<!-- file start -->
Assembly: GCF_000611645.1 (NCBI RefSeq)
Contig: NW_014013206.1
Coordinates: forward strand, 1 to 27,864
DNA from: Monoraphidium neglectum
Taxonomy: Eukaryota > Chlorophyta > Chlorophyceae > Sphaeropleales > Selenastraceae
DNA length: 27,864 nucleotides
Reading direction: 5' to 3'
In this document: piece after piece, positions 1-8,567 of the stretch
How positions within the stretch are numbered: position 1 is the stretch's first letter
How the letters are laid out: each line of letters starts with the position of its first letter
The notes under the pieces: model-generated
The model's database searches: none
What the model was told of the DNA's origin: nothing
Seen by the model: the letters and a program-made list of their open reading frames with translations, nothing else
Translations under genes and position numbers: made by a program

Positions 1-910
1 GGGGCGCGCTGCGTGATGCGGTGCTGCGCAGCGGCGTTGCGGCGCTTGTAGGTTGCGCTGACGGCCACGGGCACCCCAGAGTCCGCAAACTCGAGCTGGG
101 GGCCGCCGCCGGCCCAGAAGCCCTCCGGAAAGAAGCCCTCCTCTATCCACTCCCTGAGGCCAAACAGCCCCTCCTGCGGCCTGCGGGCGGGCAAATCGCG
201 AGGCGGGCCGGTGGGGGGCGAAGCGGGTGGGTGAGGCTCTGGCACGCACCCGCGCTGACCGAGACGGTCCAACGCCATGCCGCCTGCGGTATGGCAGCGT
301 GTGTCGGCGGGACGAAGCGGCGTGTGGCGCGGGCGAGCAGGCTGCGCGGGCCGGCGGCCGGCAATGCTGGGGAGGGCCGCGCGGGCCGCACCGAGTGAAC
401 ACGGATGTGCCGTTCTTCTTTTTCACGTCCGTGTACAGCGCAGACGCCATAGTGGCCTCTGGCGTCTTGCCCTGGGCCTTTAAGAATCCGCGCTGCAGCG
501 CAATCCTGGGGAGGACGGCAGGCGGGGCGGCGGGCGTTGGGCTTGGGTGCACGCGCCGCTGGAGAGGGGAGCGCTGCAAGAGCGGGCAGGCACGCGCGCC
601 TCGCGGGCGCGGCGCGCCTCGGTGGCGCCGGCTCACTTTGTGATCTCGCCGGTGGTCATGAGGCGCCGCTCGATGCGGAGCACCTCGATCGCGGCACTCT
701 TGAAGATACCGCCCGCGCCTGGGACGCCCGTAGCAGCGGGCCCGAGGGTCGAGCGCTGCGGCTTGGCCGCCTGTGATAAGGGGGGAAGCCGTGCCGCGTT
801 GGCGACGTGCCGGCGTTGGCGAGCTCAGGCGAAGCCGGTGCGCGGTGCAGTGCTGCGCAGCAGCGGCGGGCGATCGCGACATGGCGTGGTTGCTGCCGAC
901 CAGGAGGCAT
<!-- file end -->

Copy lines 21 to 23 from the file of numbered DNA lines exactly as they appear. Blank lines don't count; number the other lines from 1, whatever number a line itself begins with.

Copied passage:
401 ACGGATGTGCCGTTCTTCTTTTTCACGTCCGTGTACAGCGCAGACGCCATAGTGGCCTCTGGCGTCTTGCCCTGGGCCTTTAAGAATCCGCGCTGCAGCG
501 CAATCCTGGGGAGGACGGCAGGCGGGGCGGCGGGCGTTGGGCTTGGGTGCACGCGCCGCTGGAGAGGGGAGCGCTGCAAGAGCGGGCAGGCACGCGCGCC
601 TCGCGGGCGCGGCGCGCCTCGGTGGCGCCGGCTCACTTTGTGATCTCGCCGGTGGTCATGAGGCGCCGCTCGATGCGGAGCACCTCGATCGCGGCACTCT